• Boards you create with magazine pictures, sayings, quotes, anything that speaks to you.
  • You can either paste or use double-sided tape to secure these clippings onto small, medium or large poster boards.
  • The vision aspect of these workshops is to create a dream scape of what you either intend to accomplish or wish to do for the year, or longer if you wish.
  • At the end of the workshop, each person is asked to share their board and what in them was significant to them.
  • More often than not, what is created surprises the "artist" and is usually an encouragement.
  • These boards ideally, when completed, should be set up in an area of your home to view and keep you on task.
  • Also, in my experience with vision board workshops, treats, wine, and music are integral parts to make you feel relaxed and cared for.

I am pleased with my 2017 vision board - and recommend this creative process for those stuck in a rut, wanting a little more direction, or plainly for the fun of a small gathering with similar-minded people.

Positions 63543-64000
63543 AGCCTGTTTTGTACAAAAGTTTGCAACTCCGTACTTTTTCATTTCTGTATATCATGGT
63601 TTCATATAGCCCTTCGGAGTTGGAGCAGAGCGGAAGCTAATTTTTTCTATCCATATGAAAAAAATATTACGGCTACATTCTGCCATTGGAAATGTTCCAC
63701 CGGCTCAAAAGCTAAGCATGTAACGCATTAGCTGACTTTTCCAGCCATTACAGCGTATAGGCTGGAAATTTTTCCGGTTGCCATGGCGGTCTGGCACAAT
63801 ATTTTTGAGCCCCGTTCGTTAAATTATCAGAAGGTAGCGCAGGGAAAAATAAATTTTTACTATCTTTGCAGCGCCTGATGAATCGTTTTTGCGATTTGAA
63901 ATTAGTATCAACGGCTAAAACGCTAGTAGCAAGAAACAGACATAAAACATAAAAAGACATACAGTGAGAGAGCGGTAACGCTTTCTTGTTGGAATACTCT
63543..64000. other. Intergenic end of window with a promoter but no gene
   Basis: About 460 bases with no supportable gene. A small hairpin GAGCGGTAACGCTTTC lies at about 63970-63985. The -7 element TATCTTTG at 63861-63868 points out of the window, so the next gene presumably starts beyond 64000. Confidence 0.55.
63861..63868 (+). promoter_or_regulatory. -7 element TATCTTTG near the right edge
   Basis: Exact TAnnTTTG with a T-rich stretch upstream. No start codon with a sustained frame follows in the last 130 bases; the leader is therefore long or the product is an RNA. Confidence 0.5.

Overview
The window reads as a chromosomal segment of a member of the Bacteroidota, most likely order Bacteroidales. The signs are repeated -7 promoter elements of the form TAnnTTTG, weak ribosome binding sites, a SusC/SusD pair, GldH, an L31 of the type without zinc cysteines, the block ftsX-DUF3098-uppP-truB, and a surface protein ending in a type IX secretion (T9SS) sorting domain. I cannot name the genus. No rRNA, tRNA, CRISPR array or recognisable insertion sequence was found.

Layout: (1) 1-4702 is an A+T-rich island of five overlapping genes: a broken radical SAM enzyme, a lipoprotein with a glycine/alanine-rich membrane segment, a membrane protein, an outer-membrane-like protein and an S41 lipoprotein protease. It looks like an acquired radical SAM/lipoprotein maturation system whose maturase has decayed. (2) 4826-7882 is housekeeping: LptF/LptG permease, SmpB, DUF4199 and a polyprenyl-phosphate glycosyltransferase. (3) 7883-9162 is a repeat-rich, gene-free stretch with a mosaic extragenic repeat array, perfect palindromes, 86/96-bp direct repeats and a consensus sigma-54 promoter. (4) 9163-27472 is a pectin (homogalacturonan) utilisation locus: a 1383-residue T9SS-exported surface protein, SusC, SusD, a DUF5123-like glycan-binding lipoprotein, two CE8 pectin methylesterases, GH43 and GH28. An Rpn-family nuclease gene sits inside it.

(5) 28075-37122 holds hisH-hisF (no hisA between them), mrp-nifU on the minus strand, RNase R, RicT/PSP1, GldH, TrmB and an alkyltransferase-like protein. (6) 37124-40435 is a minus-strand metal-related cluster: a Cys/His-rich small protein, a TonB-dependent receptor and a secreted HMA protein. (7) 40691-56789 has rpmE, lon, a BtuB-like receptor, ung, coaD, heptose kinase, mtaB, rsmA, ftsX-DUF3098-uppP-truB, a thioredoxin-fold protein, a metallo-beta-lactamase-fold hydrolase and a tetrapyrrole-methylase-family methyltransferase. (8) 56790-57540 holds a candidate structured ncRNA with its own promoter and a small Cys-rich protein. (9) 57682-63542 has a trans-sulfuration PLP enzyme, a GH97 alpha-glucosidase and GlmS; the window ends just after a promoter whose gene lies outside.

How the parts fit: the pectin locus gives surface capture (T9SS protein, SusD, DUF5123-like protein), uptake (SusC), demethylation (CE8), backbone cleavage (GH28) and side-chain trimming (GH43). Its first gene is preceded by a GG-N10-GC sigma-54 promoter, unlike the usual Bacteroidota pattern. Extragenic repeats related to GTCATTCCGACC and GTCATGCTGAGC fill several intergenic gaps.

June 21, 2017

Slip Sliding Away

The breeze was almost wicked as my husband, daughter and I rounded the top of the sandy trail in the Leelanau Peninsula. Leaning over the bluff I looked into the cold arms of Lake Michigan – grabbing my daughter's arm, said: "Let's go, it's not that far down." 

We laughed on our descent – hop, skip, and sliding down the dune. My delight in the adventure turned quickly to concern as the top of the hill was receding with each sandy step. The bluff was at a 60-degree angle and presented a 400 foot drop. But we continued to the bottom with Lake Michigan lapping at our toes.

The top of the dune where my husband was waiting was hidden due to a large sandy protrusion – “Crap” I sighed loudly to my daughter. What had I gotten us into? Wandering worriedly as the waves lapped our feet, crap seemed like a good word to use, again, as I envisioned an embarrassing helicopter rescue.